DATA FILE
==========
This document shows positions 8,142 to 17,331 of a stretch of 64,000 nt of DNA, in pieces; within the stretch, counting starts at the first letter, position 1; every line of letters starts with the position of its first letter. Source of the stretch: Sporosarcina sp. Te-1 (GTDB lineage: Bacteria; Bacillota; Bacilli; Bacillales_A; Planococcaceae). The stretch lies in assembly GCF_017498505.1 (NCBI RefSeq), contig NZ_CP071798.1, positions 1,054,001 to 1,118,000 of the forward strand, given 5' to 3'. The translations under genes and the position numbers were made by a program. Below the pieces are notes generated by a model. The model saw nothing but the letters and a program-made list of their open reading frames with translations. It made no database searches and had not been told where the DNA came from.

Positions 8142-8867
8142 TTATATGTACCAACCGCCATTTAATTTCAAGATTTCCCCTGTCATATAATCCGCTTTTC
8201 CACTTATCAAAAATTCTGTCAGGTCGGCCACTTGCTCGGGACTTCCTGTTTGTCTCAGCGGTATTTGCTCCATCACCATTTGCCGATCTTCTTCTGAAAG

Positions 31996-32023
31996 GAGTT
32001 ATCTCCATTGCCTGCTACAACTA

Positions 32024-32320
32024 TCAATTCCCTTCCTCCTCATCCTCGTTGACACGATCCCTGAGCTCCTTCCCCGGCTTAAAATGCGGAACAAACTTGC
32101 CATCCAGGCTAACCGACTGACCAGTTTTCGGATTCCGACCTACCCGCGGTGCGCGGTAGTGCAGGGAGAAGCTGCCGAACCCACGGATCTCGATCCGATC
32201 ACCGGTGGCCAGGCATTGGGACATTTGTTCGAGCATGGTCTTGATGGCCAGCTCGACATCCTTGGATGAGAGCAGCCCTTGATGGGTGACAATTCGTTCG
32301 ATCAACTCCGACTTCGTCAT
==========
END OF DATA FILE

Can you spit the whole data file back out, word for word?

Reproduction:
This document shows positions 8,142 to 17,331 of a stretch of 64,000 nt of DNA, in pieces; within the stretch, counting starts at the first letter, position 1; every line of letters starts with the position of its first letter. Source of the stretch: Sporosarcina sp. Te-1 (GTDB lineage: Bacteria; Bacillota; Bacilli; Bacillales_A; Planococcaceae). The stretch lies in assembly GCF_017498505.1 (NCBI RefSeq), contig NZ_CP071798.1, positions 1,054,001 to 1,118,000 of the forward strand, given 5' to 3'. The translations under genes and the position numbers were made by a program. Below the pieces are notes generated by a model. The model saw nothing but the letters and a program-made list of their open reading frames with translations. It made no database searches and had not been told where the DNA came from.

Positions 8142-8867
8142 TTATATGTACCAACCGCCATTTAATTTCAAGATTTCCCCTGTCATATAATCCGCTTTTC
8201 CACTTATCAAAAATTCTGTCAGGTCGGCCACTTGCTCGGGACTTCCTGTTTGTCTCAGCGGTATTTGCTCCATCACCATTTGCCGATCTTCTTCTGAAAG

Positions 31996-32023
31996 GAGTT
32001 ATCTCCATTGCCTGCTACAACTA

Positions 32024-32320
32024 TCAATTCCCTTCCTCCTCATCCTCGTTGACACGATCCCTGAGCTCCTTCCCCGGCTTAAAATGCGGAACAAACTTGC
32101 CATCCAGGCTAACCGACTGACCAGTTTTCGGATTCCGACCTACCCGCGGTGCGCGGTAGTGCAGGGAGAAGCTGCCGAACCCACGGATCTCGATCCGATC
32201 ACCGGTGGCCAGGCATTGGGACATTTGTTCGAGCATGGTCTTGATGGCCAGCTCGACATCCTTGGATGAGAGCAGCCCTTGATGGGTGACAATTCGTTCG
32301 ATCAACTCCGACTTCGTCAT